[¶149] The resolution of whether a party is a prevailing party in determining entitlement to attorney fees is one of law, which we review de novo.  Veile v. Bryant, 2005 WY 150, ¶ 7, 123 P.3d 562, 564-65 (Wyo. 2005).   The final attorney fee award is, however, reviewed for abuse of discretion.  Mueller v. Zimmer, 2007 WY 195, ¶ 11, 173 P.3d 361, 364 (Wyo. 2007). 

 

 

A court abuses its discretion only when it acts in a manner which exceeds the bounds of reason under the circumstances. The burden is placed upon the party who is attacking the trial court's ruling to establish an abuse of discretion, and the ultimate issue is whether the court could reasonably conclude as it did.

 

 

We have said that "[j]udicial discretion is a composite of many things, among which are conclusions drawn from objective criteria; it means a sound judgment exercised with regard to what is right under the circumstances and without doing so arbitrarily or capriciously." If the record includes sufficient evidence to support the district court's exercise of discretion, we uphold its decision.

 

 

Id., quoting Hayzlett v. Hayzlett, 2007 WY 147, ¶ 7, 167 P.3d 639, 641-42 (Wyo. 2007) (internal citations omitted).

 

 

B.        Were the non-operators the prevailing parties and, therefore, entitled to an award of attorney fees under the WRPA?

 

 

[¶150] The district court ordered the operator defendants to pay plaintiffs' attorney fees, but ruled that all other parties would bear their own costs and fees.  Non-operators SWEPI, Williams, Arrowhead and Lance assert that the district court erred by failing to award them attorney fees as prevailing parties pursuant to the WRPA because the district court concluded they were not liable for interest and penalties under that act.24  The plaintiffs respond that, even though their WRPA claim against the non-operators was unsuccessful, the non-operators were not the prevailing parties in the action and, consequently, were not entitled to an attorney fee award.    

 

 

[¶151] Wyoming follows the American Rule with regard to attorney fees.  That rule states that each party is responsible for its own attorney fees unless there is an express contractual or statutory provision that allows for such an award.  Stafford v. JHL, Inc., 2008 WY 128, ¶ 16, 194 P.3d 315, 318 (Wyo.  2008).  Section 30-5-303(b) of the WRPA includes the following attorney fees provision:

 

 

            (b)  The district court for the county in which a well producing oil, gas or related hydrocarbons is located has jurisdiction over all proceedings brought pursuant to this article and the prevailing party in any proceedings brought pursuant to this article shall be entitled to recover all court costs and reasonable attorney's fees.

 

 

Pursuant to this provision, the "prevailing party" in "any proceedings" brought under the WRPA is entitled to recover its costs and fees. 

 

 

[¶152] We have defined "prevailing party" for purposes of awarding costs of litigation as one who "improves his or her position by the litigation."  Schaub v. Wilson, 969 P.2d 552, 561 (Wyo. 1998).  Looking at the litigation as a whole, it is clear that the plaintiffs, rather than the non-operator defendants, were the prevailing parties.  The plaintiffs secured a judgment for breach of contract against the non-operators and a declaration that the defendants' leases were burdened by the NPI.  The non-operator defendants did not succeed in their bid to have the NPI interest terminated on the basis that the interest ended with the Pinedale Unit.  There is simply no question that the plaintiffs improved their position by the litigation and the non-operator defendants did not.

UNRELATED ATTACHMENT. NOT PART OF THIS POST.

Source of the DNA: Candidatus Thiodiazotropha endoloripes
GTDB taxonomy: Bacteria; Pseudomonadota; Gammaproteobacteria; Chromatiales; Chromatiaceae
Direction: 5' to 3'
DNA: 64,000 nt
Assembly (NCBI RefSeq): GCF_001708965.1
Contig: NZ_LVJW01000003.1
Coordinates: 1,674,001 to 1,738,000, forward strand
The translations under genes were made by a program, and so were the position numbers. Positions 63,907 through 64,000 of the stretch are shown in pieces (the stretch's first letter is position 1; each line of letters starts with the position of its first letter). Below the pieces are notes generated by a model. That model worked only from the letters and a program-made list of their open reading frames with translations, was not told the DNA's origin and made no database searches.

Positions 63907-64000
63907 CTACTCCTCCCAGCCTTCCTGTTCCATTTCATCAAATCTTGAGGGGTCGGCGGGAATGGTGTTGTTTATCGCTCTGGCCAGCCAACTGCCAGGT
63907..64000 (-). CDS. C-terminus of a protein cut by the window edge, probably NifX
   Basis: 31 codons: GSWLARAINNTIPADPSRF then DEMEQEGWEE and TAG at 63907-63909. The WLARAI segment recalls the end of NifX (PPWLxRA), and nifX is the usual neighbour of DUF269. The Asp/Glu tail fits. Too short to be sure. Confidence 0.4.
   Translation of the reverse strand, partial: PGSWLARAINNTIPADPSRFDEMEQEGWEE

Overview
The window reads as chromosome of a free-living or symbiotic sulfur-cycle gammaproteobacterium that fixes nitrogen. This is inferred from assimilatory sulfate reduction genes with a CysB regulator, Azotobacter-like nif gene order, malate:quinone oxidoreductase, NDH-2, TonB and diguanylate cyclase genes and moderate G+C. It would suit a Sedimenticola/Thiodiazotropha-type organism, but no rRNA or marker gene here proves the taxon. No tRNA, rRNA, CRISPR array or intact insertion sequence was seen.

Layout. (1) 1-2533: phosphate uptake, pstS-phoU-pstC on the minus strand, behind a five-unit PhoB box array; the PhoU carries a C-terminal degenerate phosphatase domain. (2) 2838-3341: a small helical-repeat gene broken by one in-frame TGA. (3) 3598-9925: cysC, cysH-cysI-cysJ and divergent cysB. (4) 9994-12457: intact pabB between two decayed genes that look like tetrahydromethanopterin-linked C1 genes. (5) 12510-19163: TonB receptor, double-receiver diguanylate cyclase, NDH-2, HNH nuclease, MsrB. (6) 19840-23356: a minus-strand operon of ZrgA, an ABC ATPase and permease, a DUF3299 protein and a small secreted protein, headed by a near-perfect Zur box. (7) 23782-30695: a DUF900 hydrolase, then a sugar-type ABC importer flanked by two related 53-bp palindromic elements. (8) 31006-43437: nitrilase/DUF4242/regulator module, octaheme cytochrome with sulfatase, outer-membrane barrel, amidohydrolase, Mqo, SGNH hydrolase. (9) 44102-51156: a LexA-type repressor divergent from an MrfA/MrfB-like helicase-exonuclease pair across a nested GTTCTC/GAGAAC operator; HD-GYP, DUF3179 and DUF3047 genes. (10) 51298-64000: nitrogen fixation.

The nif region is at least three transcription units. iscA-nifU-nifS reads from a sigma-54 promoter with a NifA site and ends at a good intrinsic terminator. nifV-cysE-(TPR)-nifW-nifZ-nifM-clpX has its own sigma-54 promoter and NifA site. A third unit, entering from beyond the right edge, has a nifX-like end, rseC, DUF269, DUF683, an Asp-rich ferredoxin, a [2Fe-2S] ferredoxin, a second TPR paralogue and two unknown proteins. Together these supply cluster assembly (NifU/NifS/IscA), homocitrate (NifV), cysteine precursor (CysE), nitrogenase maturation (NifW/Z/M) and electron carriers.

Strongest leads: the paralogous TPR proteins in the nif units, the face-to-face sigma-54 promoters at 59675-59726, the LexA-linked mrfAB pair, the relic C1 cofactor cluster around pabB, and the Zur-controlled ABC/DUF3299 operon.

[¶153] The non-operator defendants assert, however, that they were the prevailing parties under the WRPA because the plaintiffs' WRPA claims against the non-operators were unsuccessful.   Section 30-5-303(b) provides that the prevailing party "in any proceedings brought pursuant to this article" is entitled to a fee award.  The plain meaning of the term "proceedings" is broad, especially when phrased in the plural.  Black's Law Dictionary 1324 (9th ed. 2009) defines "proceeding" as "[t]he regular and orderly progression of a lawsuit, including all acts and events between the time of commencement and the entry of judgment.    Similarly, Webster's Third New Int'l Dictionary 1807 (2002) defines "proceeding" in the context of law as "[l]egal action; litigation."  Consistent with these definitions, this Court broadly defined "proceeding" in the course of allowing attorney fees under the relevant worker's compensation statute.  Graves v. Utah Power & Light, Co., 713 P.2d 187, 194 (Wyo. 1986) (superseded on other grounds by statute).

 

 

[¶154] A broad reading of the term "proceedings" is especially apt in the context of the WRPA where the right to bring an action under the act is contingent upon the existence of a pre-existing contractual obligation.  In other words, the only way to bring a WRPA claim is in the course of bringing an action on the document which creates the right to the mineral royalty.  See, e.g., Ferguson, 884 P.2d at 976 and 979.  So, in this case, where the non-operator defendants were found liable under the Unit NPI Contract but not responsible for WRPA penalties and interest because they were not obligated to actually remit the payment to the plaintiffs, it is appropriate, as a matter of law, to conclude that the non-operators were not the prevailing parties in the proceedings.  The district court did not err by failing to grant the non-operators attorney fees.  See also, Moncrief, 816 P.2d at 109 (ruling that district court properly held the non-operator was not responsible for the plaintiff's attorney fees under the WRPA because it was not responsible for actually making payments to the plaintiff but giving no indication that the plaintiff had to pay the non-operators' attorney fees).